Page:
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Does increasing blood pH stimulate protein synthesis in dialysis patients?


Ruggieri, F; Caso, G; Wegmann, M; McNurlan, M A; Wahl, C; Imoberdorf, R; Garlick, P J; Ballmer, P E (2009). Does increasing blood pH stimulate protein synthesis in dialysis patients? Nephron Clinical Practice, 112(4):c276-c283.

Abstract

BACKGROUND: Although the mechanism of muscle wasting in end-stage renal disease is not fully understood, there is increasing evidence that acidosis induces muscle protein degradation and could therefore contribute to the loss of muscle protein stores of patients on hemodialysis, a prototypical state of chronic metabolic acidosis (CMA). Because body protein mass is controlled by the balance between synthesis and degradation, protein loss can occur as result of either increased breakdown, impaired synthesis, or both. Correction of acidosis may therefore help to maintain muscle mass and improve the health of patients with CMA. We evaluated whether alkalizing patients on hemodialysis might have a positive effect on protein synthesis and on nutritional parameters. METHODS: Eight chronic hemodialysis patients were treated daily with oral sodium bicarbonate (NaHCO(3)) supplementation for 10-14 days, yielding a pre-dialytic plasma bicarbonate concentration of 28.6 +/-1.6 mmol/l. The fractional synthesis rates (FSR) of muscle protein and albumin were obtained by the L-[(2)H(5)ring]phenylalanine flooding technique. RESULTS: Oral NaHCO(3 )supplementation induced a significant increase in serum bicarbonate (21.5 +/- 3.4 vs. 28.6 +/- 1.6 mmol/l; p = 0.018) and blood pH (7.41 vs. 7.46; p = 0.041). The FSR of muscle protein and the FSR of albumin did not change significantly (muscle protein: 2.1 +/- 0.2 vs. 2.0 +/- 0.5% per day, p = 0.39; albumin: 8.3 +/- 2.2 vs. 8.6 +/- 2.5% per day, p = 0.31). Plasma concentrations of insulin-like growth factor 1 decreased significantly (33.4 +/- 21.3 vs. 25.4 +/- 12.3 nmol/l; p = 0.028), whereas thyroid-stimulating hormone, free thyroxin and free triiodothyronine did not change significantly and nutritional parameters showed no improvement. CONCLUSION: In contrast to other findings, raising the blood pH of dialysis patients was not associated with a positive effect on albumin and muscle protein synthesis, or nutritional and endocrinal parameters.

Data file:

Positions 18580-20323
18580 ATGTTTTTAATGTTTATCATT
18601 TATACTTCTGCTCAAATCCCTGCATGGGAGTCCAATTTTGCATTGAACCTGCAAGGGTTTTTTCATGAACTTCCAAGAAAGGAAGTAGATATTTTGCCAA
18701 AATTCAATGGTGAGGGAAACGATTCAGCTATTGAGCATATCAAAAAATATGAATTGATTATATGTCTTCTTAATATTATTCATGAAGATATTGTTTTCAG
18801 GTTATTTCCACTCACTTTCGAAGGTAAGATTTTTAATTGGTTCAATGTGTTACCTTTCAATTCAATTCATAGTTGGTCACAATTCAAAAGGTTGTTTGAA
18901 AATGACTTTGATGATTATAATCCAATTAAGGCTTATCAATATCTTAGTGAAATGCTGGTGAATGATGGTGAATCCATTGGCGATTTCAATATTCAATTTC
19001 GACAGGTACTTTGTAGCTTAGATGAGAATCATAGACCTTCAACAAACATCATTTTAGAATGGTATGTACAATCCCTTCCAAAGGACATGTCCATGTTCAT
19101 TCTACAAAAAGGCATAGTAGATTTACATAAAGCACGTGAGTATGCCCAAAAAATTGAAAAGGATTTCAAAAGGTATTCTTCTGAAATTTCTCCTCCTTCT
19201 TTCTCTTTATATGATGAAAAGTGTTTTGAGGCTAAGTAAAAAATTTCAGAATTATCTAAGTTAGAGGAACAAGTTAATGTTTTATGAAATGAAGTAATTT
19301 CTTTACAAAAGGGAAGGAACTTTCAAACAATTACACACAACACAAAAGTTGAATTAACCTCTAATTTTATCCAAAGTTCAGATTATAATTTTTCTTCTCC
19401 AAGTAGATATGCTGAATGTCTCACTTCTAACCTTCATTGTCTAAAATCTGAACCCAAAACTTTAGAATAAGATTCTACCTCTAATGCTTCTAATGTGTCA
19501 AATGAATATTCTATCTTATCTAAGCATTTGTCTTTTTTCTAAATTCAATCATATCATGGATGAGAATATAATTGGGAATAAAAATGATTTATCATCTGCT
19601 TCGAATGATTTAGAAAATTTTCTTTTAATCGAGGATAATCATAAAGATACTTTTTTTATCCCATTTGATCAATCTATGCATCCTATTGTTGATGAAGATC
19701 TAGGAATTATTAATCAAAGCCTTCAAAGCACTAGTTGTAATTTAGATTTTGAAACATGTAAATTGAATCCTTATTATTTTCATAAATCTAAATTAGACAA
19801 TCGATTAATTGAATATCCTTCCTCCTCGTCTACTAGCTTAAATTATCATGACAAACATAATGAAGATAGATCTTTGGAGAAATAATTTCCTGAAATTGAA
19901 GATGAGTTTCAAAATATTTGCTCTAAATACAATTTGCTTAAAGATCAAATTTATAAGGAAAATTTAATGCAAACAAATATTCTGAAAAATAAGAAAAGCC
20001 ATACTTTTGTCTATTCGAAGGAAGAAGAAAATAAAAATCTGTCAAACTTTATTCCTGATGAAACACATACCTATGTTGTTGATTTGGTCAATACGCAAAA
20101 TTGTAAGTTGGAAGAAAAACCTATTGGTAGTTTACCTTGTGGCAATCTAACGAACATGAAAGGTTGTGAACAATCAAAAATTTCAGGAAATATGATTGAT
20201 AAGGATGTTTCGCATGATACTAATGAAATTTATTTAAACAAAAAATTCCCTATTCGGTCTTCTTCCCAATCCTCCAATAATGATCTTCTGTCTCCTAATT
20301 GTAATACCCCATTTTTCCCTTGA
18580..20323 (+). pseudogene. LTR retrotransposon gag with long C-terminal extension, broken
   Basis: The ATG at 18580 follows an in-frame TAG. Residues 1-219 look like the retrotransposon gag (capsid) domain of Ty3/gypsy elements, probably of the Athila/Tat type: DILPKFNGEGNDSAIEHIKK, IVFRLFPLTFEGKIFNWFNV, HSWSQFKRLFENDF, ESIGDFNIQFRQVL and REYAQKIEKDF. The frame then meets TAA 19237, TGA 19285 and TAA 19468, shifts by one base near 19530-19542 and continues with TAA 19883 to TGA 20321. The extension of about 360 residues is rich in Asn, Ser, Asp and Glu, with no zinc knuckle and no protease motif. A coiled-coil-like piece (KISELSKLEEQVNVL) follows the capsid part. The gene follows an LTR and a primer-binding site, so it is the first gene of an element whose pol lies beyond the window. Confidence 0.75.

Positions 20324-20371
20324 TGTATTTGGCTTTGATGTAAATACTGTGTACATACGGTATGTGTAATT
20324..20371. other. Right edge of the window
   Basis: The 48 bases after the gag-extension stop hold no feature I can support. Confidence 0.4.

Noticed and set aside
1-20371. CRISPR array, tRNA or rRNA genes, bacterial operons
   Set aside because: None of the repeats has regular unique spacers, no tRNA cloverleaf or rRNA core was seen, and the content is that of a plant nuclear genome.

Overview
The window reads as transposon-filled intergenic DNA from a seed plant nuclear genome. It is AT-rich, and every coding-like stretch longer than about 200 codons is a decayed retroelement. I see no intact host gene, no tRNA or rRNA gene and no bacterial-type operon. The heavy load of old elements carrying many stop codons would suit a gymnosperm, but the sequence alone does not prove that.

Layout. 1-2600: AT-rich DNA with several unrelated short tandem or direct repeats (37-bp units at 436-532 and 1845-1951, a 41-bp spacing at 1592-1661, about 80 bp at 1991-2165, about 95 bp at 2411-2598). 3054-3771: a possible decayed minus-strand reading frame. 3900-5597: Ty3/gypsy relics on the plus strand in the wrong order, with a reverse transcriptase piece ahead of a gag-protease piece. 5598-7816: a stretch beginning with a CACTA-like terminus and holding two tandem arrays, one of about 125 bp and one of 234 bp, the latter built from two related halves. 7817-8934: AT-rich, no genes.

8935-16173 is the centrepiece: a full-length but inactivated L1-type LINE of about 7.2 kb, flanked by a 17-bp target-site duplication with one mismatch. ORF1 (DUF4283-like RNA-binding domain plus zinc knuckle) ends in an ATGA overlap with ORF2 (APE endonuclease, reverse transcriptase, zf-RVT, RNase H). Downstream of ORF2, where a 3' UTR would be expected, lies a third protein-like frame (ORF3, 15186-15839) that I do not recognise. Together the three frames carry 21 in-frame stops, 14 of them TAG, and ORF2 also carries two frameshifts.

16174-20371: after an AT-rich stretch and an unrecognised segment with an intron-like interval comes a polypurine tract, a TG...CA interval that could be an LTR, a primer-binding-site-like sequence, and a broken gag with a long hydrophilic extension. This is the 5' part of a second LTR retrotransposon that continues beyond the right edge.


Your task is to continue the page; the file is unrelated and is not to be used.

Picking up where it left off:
BACKGROUND: Although the mechanism of muscle wasting in end-stage renal disease is not fully understood, there is increasing evidence that acidosis induces muscle protein degradation and could therefore contribute to the loss of muscle protein stores of patients on hemodialysis, a prototypical state of chronic metabolic acidosis (CMA). Because body protein mass is controlled by the balance between synthesis and degradation, protein loss can occur as result of either increased breakdown, impaired synthesis, or both. Correction of acidosis may therefore help to maintain muscle mass and improve the health of patients with CMA. We evaluated whether alkalizing patients on hemodialysis might have a positive effect on protein synthesis and on nutritional parameters. METHODS: Eight chronic hemodialysis patients were treated daily with oral sodium bicarbonate (NaHCO(3)) supplementation for 10-14 days, yielding a pre-dialytic plasma bicarbonate concentration of 28.6 +/-1.6 mmol/l. The fractional synthesis rates (FSR) of muscle protein and albumin were obtained by the L-[(2)H(5)ring]phenylalanine flooding technique. RESULTS: Oral NaHCO(3 )supplementation induced a significant increase in serum bicarbonate (21.5 +/- 3.4 vs. 28.6 +/- 1.6 mmol/l; p = 0.018) and blood pH (7.41 vs. 7.46; p = 0.041). The FSR of muscle protein and the FSR of albumin did not change significantly (muscle protein: 2.1 +/- 0.2 vs. 2.0 +/- 0.5% per day, p = 0.39; albumin: 8.3 +/- 2.2 vs. 8.6 +/- 2.5% per day, p = 0.31). Plasma concentrations of insulin-like growth factor 1 decreased significantly (33.4 +/- 21.3 vs. 25.4 +/- 12.3 nmol/l; p = 0.028), whereas thyroid-stimulating hormone, free thyroxin and free triiodothyronine did not change significantly and nutritional parameters showed no improvement. CONCLUSION: In contrast to other findings, raising the blood pH of dialysis patients was not associated with a positive effect on albumin and muscle protein synthesis, or nutritional and endocrinal parameters.

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Additional indexing

Item Type:Journal Article, refereed, original work
Communities & Collections:04 Faculty of Medicine > University Hospital Zurich > Clinic and Policlinic for Internal Medicine
Dewey Decimal Classification:610 Medicine & health
Language:English
Date:2009
Deposited On:16 Mar 2010 11:01
Last Modified:07 Jul 2016 06:33
Publisher:Karger
ISSN:1660-2110
Publisher DOI:10.1159/000224795
PubMed ID:19546588
Permanent URL: http://doi.org/10.5167/uzh-30019

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